Recovery of copepod, but not cladoceran, zooplankton from severe and chronic effects of multiple stressors

Authors

  • Norman D. Yan,

    Corresponding author
    1. Department of Biology, 4700 Keele Street, York University, Toronto, Ontario M3J 1P3, Canada
    2. Dorset Environmental Science Centre, Ontario Ministry of Environment, Box 39, Dorset, Ontario P0A 1E0, Canada
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  • Robert Girard,

    1. Dorset Environmental Science Centre, Ontario Ministry of Environment, Box 39, Dorset, Ontario P0A 1E0, Canada
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  • Jocelyne H. Heneberry,

    1. Ontario Ministry of Environment, Co-operative Freshwater Ecology Unit, Laurentian University, Ramsay Lake Road, Sudbury, Ontario P3E 2C6, Canada
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  • W. Bill Keller,

    1. Ontario Ministry of Environment, Co-operative Freshwater Ecology Unit, Laurentian University, Ramsay Lake Road, Sudbury, Ontario P3E 2C6, Canada
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  • John M. Gunn,

    1. Biology Department, and Co-operative Freshwater Ecology Unit, Ramsay Lake Road, Sudbury, Laurentian University, Sudbury, Ontario P3E 2C6, Canada
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  • Peter J. Dillon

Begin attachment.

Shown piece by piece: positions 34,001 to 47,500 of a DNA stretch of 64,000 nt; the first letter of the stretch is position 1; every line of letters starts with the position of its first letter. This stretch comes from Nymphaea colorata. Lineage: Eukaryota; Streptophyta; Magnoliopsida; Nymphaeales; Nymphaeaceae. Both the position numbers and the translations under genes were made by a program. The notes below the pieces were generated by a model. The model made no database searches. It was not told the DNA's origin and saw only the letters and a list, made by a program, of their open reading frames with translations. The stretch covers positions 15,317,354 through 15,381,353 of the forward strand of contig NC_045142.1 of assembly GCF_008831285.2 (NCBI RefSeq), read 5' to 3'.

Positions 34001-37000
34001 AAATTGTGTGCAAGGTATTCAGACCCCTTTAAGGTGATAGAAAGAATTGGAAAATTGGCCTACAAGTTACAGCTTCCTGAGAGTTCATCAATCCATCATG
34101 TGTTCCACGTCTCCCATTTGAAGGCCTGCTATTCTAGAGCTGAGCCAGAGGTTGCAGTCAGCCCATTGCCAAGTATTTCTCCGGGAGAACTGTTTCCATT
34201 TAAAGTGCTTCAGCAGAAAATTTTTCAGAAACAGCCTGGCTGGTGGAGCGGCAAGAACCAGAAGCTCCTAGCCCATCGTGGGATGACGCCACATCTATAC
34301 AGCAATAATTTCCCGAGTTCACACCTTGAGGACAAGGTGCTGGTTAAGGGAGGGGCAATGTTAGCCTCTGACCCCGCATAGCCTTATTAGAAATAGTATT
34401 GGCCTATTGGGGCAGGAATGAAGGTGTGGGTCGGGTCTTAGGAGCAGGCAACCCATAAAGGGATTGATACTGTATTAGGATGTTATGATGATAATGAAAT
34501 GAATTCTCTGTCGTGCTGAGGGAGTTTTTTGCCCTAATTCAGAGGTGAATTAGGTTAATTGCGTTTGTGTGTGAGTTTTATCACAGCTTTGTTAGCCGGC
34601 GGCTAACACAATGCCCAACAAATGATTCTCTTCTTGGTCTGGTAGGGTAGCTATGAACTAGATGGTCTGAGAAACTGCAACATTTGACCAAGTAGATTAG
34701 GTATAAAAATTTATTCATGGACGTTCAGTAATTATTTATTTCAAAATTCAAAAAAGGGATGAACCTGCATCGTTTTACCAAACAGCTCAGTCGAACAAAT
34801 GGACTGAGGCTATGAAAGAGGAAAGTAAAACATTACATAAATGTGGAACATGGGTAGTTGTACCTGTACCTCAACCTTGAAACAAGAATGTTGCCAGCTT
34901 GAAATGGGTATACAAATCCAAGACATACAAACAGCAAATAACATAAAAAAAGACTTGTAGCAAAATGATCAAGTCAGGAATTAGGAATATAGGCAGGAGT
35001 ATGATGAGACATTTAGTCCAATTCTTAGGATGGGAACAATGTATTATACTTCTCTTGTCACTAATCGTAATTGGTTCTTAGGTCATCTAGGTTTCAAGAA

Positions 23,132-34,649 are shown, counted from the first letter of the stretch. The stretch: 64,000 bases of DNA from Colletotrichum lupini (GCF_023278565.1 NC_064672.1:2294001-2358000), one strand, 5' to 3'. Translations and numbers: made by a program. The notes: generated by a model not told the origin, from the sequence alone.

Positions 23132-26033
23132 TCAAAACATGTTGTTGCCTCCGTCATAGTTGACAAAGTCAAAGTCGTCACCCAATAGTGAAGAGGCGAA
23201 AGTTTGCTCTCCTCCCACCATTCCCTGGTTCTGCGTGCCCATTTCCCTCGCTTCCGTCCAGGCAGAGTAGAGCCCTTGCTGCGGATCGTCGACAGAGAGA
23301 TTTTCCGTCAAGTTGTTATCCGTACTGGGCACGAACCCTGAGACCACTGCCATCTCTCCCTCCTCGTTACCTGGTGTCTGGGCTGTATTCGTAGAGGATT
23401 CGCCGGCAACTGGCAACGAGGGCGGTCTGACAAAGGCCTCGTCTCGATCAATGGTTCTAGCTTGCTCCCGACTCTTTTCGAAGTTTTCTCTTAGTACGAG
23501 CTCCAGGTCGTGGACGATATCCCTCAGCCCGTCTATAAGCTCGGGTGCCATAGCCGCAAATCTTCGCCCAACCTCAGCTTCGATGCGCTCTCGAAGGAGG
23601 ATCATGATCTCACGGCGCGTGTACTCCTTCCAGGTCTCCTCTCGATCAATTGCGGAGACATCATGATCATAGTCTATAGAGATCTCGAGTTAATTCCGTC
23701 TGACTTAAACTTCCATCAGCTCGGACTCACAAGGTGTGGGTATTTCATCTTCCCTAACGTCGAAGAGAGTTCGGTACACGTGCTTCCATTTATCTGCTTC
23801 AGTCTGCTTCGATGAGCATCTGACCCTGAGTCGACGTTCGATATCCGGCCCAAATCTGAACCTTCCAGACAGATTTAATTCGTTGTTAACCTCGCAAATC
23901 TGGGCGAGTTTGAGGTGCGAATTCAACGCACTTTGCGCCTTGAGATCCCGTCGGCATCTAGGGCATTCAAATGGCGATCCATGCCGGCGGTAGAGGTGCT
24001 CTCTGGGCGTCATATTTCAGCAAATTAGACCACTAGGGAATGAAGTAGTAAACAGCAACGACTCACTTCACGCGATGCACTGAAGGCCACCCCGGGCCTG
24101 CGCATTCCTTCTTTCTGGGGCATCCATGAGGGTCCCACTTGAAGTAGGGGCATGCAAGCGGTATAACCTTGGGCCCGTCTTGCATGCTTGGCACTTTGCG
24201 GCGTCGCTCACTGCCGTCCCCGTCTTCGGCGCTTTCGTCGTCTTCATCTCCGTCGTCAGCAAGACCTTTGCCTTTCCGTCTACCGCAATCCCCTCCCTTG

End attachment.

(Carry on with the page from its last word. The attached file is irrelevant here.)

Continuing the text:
1. Environmental and Resources Studies, Trent University, Peterborough, Ontario K9J 7B8, Canada
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* E-mail: nyan@yorku.ca and yanno@ene.gov.on.ca

Abstract

In the mid-twentieth century, many lakes near Sudbury, Canada, were severely contaminated by acid and metal emissions from local smelters. For example, in the early 1970s, Middle Lake had pH of 4.2, and Cu and Ni levels both >0.5 mg L−1 . To determine if crustacean zooplankton could recover from such severe and chronic damage, Middle Lake was neutralized in 1973. A comparison of its zooplankton with that of 22 reference (pH > 6) lakes indicates that the planktonic Copepoda completely recovered by 2001. In contrast, the cladoceran assemblage improved but did not recover. Colonist sources existed – Cladocera and Copepoda occurred with equal frequency in area lakes – but six separate colonizations by cladoceran species failed. We argue that local factors, metal toxicity and predation by yellow perch, have, to date, prevented cladoceran recovery. Nonetheless, the complete copepod recovery is encouraging, given the severity and duration of pre-neutralization stress.

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